After my vacation last week I thought the time was right to show dear Lizzie more love. It finally stays bright until after 6pm, and the forecast predicted a dry but very cold start into the week. I thought, what the heck, let’s try how it 6 degrees below Zero feel on a bike. Not as cold as you might think, actually. The only things that always get icy are my fingers, no matter what sort of gloves I try.
I was wearing wooly tights, my trusty bike pants, a vest, a cotton longsleeve, a cashmere pullover (christmas present from my mom), my soft shell jacket and my Golden Gate Bridge coloured windbreaker. Oh, and legwarmers, but those more for fashion reasons, because Doc Martens and skinny legwear look rather silly without some inbetween element. The trick is to prevent overheating from stuffy clothing. You get incredibly warm on a bike really fast. The first few meters albeit are more like this: “Ooooooh my lord, what was I thiiiiiinkiiiing? I’m freeeeeeezing!”
Thin, breathable layers are the Number One trick when it comes to staying warm on a bike. Second trick is a jacket that is 100% windproof. Cold is not so much an enemy than wind is. I finally invested in one of those cotton tubes from Buff to keep my head warm under the helmet, and this is sooo much nicer that having icicle ears.
I don’t mind having an icecold chin, but always rub some cream on my cheeks and lips to prevent cold damage to my skin. You might want to get one of those special scarves that carve over your nose or a balaclava if you are more sensible to cold. Regular scarves work too, but can give you the feeling of wearing a neck brace.
But even if I’m not cold, I’m looking foward to temperatures on the other side of the Zero.
The bus service went from tolerably well to downright crap since they adjusted the timetables back in December. Or maybe it’s just the combination of my imagination and really bad weather. But I have the feeling that I’m standing around at bus stops for ages until one shows up.
I’m missing my bike sorely. To my delight the weather forecast for next week shows temperatures in the double digits on the plus side – hooray! And it’s not getting dark so soon anymore, so riding my bike to work might be very very possible. No more standing around freezing, no more having to listen to that chick that is on the phone every blasted morning, speaking to her (I think) boyfriend about the most mundane things ever. Like for example that she cooked chicken the night before and now her coat smells like chicken. No more having to leave the office two minutes too early because the bus leaves earlier.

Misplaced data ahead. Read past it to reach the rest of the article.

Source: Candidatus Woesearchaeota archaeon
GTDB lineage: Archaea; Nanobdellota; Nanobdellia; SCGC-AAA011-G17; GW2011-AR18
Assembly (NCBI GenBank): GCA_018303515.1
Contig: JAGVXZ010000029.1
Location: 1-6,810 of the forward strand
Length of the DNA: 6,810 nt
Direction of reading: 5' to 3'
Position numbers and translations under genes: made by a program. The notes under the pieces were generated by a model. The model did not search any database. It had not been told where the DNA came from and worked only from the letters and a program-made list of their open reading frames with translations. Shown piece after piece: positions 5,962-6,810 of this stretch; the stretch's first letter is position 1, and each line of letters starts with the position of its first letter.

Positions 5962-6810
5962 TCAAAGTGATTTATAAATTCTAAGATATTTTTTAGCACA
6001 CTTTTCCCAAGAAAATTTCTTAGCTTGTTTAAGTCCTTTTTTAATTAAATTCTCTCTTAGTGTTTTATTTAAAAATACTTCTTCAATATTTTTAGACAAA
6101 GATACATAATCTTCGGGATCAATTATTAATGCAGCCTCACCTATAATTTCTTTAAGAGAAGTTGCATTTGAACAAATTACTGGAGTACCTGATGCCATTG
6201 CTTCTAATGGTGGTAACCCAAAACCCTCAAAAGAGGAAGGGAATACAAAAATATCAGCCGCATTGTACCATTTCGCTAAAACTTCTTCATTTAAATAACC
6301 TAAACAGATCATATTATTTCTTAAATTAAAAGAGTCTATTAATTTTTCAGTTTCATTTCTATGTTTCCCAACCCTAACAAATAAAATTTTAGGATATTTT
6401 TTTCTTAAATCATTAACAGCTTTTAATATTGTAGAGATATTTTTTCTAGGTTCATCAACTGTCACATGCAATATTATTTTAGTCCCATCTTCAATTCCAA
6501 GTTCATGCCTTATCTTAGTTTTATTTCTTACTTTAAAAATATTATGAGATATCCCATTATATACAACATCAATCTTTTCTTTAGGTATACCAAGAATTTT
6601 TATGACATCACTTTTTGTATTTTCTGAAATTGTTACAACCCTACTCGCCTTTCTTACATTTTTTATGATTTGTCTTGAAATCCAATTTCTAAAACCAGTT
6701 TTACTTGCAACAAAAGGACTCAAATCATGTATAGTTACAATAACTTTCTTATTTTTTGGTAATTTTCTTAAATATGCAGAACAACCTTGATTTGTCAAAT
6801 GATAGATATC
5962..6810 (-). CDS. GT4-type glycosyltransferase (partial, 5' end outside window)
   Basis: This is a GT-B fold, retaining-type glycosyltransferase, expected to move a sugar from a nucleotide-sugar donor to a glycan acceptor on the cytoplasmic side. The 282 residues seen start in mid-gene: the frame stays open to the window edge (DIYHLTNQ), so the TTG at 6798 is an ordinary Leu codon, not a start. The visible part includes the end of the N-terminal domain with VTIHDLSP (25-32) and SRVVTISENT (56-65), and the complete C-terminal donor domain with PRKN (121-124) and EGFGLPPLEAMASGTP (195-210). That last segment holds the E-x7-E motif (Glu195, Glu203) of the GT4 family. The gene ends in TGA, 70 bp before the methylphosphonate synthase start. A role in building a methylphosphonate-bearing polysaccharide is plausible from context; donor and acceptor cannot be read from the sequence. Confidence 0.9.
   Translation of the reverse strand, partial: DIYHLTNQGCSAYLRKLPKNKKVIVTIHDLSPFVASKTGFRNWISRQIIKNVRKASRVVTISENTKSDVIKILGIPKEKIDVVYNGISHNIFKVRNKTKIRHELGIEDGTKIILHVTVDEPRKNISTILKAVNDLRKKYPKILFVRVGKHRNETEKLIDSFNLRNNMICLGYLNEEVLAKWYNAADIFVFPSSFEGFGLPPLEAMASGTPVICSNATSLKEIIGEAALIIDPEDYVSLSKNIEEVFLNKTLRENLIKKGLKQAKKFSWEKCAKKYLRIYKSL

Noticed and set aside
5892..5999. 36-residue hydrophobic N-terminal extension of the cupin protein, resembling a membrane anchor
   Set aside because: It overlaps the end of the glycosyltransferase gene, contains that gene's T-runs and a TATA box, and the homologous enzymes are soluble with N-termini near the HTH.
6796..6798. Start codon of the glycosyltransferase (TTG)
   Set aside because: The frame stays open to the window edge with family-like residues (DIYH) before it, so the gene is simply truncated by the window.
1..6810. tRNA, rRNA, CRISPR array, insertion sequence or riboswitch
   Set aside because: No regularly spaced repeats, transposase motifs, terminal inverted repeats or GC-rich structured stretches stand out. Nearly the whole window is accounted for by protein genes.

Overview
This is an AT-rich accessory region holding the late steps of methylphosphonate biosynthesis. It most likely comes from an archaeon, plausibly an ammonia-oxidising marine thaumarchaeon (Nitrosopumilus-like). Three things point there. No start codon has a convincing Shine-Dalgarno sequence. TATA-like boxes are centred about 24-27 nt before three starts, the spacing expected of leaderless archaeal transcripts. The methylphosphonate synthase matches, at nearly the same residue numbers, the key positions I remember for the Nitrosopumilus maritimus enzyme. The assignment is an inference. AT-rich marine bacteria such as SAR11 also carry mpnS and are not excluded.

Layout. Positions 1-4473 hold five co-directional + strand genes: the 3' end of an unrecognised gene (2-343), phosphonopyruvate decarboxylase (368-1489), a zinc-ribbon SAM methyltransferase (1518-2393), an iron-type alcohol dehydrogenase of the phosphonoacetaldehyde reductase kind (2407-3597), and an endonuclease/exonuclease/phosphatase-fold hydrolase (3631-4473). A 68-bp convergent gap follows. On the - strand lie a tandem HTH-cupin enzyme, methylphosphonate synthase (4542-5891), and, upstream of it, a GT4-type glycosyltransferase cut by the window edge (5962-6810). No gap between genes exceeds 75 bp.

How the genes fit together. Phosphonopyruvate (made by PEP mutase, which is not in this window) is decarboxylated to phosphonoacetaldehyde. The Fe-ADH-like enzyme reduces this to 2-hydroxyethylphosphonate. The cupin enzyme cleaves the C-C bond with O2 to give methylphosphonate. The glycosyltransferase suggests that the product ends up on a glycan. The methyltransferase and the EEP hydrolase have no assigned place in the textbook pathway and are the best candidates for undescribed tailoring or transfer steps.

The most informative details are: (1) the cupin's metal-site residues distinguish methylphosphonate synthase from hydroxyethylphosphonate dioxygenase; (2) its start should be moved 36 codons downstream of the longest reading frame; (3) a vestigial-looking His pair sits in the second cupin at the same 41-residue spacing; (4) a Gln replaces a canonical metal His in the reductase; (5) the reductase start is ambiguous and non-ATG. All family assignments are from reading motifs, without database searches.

So unlike last year when I had to talk myself into actually taking the bike, now it’s more like iwanttotakethebikegoawayyoustupidwinteromgbbq!!! On Thursday I was so fed up with the bus being late that I decided to walk the remaining 2 km home. I probably wasn’t faster, but warmer. And I got to walk part of my commute, which was nice.
Sorry for the rambling post, I actually planned to write about different types of valves, but didn’t get around to take the pictures. Buh. Bad blogger.
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It was a lovely day today. Sunny and quite warm with around 10°C. Not the whopping 18°C we had on Christmas, but then it was also very windy and very wet. So the man and I grapped our bikes and went for a little tour, to check how high the waterlevel in the Dreisam (that’s our river) is and more importantly, to see how good my bike fixing really is. I don’t trust my chain mounting abilities. But, to my surprise, the only thing that was a bit loose was the saddle post, nothing I couldn’t fix right then and there.